lamina

(redirected from Lamina densa)
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Related to Lamina densa: lamina propria, Lamina lucida, lamina rara

lam·i·na

 (lăm′ə-nə)
n. pl. lam·i·nae (-nē′) or lam·i·nas
1. A thin plate, sheet, or layer.
2. Botany
a. The expanded area of a leaf or petal; a blade.
b. The bladelike part of a kelp.
3. A thin layer of bone, membrane, or other tissue.
4. Zoology A thin scalelike or platelike structure, as one of the thin layers of sensitive vascular tissue in the hoof of a horse.
5. Cytology A thin layer inside the nuclear membrane of a cell that is composed of a meshlike network of protein fibers.
6. Geology A narrow bed of rock.

[Latin lāmina.]

lam′i·nar, lam′i·nal adj.

lamina

(ˈlæmɪnə)
n, pl -nae (-ˌniː) or -nas
1. a thin plate or layer, esp of bone or mineral
2. (Geological Science) a thin plate or layer, esp of bone or mineral
3. (Anatomy) a thin plate or layer, esp of bone or mineral
4. (Botany) botany the flat blade of a leaf, petal, or thallus
[C17: New Latin, from Latin: thin plate]
ˈlaminar, ˈlaminary, laminose, laminous adj

lam•i•na

(ˈlæm ə nə)

n., pl. -nae (-ˌni)
-nas.
1. a thin plate or layer.
2. a thin layer or coating lying over another, as in certain minerals.
3. the blade or expanded portion of a leaf.
[1650–60; < Latin lāmina]

lam·i·na

(lăm′ə-nə)
1. Botany The expanded area of a leaf or petal; a blade.
2. A thin layer of bone, membrane, or other tissue.
3. Geology A thin layer of sediment.
ThesaurusAntonymsRelated WordsSynonymsLegend:
Noun1.lamina - a thin plate or layer (especially of bone or mineral)lamina - a thin plate or layer (especially of bone or mineral)
lamina arcus vertebrae - lamina of the vertebral arch; the flattened posterior part of the vertebral arch from which the spinous process extends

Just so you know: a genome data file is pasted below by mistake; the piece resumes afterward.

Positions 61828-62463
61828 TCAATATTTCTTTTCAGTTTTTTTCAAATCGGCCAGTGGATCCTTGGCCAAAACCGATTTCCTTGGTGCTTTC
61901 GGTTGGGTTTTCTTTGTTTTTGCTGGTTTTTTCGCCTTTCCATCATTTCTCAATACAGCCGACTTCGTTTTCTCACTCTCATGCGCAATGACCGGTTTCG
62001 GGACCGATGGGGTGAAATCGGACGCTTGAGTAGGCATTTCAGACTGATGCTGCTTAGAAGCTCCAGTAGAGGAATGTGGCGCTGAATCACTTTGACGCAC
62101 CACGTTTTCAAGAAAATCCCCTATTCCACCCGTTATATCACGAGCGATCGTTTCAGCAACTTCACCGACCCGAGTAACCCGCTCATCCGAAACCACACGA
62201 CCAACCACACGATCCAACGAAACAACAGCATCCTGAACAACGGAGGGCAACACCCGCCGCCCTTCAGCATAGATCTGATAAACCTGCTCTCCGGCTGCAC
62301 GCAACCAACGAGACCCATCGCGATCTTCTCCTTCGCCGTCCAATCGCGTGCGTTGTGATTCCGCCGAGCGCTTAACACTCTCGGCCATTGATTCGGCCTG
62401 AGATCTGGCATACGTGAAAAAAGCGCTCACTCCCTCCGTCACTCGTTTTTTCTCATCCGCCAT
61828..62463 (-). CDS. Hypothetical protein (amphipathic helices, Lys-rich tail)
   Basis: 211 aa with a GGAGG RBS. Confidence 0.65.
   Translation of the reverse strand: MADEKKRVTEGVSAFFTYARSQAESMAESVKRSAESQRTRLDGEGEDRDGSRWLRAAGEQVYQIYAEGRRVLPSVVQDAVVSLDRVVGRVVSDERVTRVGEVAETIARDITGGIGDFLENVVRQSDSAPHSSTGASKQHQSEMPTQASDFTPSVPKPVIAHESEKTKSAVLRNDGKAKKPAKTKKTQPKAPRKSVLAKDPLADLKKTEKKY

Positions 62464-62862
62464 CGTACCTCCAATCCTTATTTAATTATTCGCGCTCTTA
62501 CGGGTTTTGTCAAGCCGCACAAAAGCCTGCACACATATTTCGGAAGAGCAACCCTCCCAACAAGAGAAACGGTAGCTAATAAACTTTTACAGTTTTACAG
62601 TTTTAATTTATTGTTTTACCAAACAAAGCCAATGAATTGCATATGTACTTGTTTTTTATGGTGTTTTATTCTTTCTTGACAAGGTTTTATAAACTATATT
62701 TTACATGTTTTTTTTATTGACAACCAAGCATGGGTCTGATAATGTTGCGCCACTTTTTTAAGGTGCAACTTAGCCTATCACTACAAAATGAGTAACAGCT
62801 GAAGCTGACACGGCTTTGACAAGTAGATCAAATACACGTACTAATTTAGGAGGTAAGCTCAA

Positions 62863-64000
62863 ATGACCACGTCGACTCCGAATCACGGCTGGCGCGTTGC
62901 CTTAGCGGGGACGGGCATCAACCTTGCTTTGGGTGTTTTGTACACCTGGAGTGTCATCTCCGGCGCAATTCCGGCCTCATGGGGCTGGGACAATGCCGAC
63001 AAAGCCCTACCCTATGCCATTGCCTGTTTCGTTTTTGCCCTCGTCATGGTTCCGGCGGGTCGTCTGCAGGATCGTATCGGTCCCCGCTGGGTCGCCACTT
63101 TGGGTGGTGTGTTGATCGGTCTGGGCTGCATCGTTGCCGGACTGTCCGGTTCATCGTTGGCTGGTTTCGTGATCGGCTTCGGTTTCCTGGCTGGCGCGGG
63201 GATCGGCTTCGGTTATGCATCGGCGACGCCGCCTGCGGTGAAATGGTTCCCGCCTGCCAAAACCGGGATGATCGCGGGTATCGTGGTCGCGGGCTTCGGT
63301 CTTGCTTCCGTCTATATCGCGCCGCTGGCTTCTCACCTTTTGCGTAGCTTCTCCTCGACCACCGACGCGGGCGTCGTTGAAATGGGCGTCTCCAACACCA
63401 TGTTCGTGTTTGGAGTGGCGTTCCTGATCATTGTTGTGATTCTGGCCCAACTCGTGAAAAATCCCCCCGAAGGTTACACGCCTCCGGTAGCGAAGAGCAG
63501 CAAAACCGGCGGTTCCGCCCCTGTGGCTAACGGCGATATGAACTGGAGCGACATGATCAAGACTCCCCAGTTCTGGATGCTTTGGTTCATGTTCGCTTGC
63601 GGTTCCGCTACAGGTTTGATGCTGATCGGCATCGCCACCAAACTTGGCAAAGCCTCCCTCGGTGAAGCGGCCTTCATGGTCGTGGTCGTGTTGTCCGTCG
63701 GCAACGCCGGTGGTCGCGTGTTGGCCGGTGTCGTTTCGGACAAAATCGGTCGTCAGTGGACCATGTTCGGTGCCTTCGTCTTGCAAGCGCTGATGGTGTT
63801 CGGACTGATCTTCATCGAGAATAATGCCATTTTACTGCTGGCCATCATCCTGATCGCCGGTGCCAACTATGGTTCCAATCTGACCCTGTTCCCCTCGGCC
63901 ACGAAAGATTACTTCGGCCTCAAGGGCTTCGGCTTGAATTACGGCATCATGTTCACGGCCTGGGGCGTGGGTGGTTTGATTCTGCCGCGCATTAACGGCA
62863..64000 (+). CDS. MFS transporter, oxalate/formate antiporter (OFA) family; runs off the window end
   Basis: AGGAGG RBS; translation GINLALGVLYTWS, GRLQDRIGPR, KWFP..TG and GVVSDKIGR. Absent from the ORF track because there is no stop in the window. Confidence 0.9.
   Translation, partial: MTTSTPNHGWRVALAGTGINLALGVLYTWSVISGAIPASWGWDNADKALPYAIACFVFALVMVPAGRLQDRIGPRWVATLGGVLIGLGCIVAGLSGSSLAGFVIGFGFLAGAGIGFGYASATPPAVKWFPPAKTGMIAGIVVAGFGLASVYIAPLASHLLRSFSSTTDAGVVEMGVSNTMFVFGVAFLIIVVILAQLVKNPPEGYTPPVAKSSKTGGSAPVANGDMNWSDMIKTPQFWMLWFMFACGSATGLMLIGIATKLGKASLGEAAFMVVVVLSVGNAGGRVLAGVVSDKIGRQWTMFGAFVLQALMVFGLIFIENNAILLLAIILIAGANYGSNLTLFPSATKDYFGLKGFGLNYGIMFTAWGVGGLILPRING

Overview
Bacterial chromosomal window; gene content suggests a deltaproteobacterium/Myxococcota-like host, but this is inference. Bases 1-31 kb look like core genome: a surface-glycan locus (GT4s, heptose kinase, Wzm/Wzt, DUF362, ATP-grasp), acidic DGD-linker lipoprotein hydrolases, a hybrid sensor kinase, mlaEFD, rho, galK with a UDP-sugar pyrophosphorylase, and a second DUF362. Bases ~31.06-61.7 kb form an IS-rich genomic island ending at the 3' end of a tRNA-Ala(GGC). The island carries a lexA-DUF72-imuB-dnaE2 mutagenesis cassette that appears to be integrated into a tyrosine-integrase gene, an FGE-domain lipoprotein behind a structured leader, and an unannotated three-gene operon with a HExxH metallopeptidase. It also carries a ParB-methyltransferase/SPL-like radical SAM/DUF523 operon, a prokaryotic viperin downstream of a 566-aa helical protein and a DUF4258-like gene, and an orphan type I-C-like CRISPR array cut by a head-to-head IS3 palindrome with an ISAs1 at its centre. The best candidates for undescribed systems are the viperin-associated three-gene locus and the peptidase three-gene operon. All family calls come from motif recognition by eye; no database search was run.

plate - any flat platelike body structure or part

lamina

noun
A thin outer covering of an object:
Translations
lemezlevéllemez
lamina

lam·i·na

n. L. lámina, placa o capa fina;
___ arcus vertebrae___ del arco vertebral;
___ basalis choroidae___ basal de la coroide;
___ limitans anterior corneae___ elástica anterior de la córnea;
___ limitans posterior corneae___ elástica posterior de la córnea;
___ multiform of cerebral cortex___ multiforme de la corteza cerebral.
References in periodicals archive ?
4 Recent classification depends on the level of tissue cleavage following trauma5, there are three major subtypes; EB simplex where cleavage is intraepidermal, it appears at birth with bullae formation limited to hands and feet that heal without scaring6, dystrophic EB where splitting is at sub lamina densa with bullae formation on feet, ankles, elbows and hands with absent or dystrophic nails and oral lesions that healed with scars, junctional EB the cleavage at lamina lucida , lesions appear at birth bullae and erosions formed which healed with scars on hands and feet with dystrophic nails and oral lesions.
Ideally, the basement membrane must contain a lamina lucida and a lamina densa.
In 1928, Pasini described a single family whose EB was distinguished by the presence of numerous white papules that he called 'albopapuloid' lesions Ultra structurally; the level of blistering or tissue cleavage in all dystrophic forms of EB is immediately below the lamina densa of the epidermal basement membrane, at a site normally occupied by anchoring fibrils.